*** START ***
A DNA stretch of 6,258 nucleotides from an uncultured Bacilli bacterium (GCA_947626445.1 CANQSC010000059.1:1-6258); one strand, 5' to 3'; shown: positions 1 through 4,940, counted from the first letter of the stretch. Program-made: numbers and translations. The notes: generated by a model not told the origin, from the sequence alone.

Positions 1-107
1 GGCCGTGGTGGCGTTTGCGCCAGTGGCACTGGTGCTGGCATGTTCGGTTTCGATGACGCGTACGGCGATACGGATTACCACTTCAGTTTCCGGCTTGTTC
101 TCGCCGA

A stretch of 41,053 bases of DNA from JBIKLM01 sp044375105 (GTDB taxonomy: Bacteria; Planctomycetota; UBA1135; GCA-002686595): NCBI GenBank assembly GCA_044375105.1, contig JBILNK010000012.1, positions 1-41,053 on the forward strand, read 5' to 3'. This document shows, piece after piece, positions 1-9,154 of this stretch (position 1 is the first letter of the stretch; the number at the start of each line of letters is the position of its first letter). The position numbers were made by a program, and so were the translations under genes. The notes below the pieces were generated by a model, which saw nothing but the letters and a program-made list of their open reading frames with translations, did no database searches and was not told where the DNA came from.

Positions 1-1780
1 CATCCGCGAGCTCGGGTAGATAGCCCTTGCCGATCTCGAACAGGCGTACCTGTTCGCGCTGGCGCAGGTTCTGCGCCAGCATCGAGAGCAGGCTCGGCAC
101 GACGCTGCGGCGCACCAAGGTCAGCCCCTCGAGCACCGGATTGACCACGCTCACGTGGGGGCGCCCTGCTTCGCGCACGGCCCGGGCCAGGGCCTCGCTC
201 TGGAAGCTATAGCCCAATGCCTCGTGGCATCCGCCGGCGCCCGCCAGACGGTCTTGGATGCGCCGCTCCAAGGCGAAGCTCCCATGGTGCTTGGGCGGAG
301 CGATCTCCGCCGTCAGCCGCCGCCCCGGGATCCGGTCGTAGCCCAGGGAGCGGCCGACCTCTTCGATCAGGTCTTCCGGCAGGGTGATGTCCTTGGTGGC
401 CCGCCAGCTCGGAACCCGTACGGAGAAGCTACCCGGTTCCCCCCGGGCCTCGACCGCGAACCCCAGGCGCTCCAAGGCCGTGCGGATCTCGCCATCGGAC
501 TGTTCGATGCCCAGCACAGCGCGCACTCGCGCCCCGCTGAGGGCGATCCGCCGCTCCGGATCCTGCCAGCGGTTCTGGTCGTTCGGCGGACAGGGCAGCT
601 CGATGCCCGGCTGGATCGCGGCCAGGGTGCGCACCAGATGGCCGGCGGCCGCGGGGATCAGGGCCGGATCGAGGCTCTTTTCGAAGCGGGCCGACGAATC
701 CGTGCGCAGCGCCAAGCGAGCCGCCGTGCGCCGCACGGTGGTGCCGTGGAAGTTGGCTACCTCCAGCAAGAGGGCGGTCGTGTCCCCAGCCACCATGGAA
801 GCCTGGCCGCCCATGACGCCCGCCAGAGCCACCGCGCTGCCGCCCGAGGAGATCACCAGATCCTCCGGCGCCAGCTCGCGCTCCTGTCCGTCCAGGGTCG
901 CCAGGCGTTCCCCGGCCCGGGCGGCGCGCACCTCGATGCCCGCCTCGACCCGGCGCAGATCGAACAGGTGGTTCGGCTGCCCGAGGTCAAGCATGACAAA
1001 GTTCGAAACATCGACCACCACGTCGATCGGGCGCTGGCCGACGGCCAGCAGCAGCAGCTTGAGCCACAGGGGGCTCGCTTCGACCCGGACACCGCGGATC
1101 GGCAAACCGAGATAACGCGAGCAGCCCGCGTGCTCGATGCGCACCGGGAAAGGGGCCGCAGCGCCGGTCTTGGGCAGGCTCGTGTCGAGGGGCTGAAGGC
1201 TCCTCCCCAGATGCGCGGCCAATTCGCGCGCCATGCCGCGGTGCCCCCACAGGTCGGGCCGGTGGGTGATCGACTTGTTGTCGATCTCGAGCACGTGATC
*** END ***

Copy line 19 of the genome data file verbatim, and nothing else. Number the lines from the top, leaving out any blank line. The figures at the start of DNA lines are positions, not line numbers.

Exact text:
1201 TCCTCCCCAGATGCGCGGCCAATTCGCGCGCCATGCCGCGGTGCCCCCACAGGTCGGGCCGGTGGGTGATCGACTTGTTGTCGATCTCGAGCACGTGATC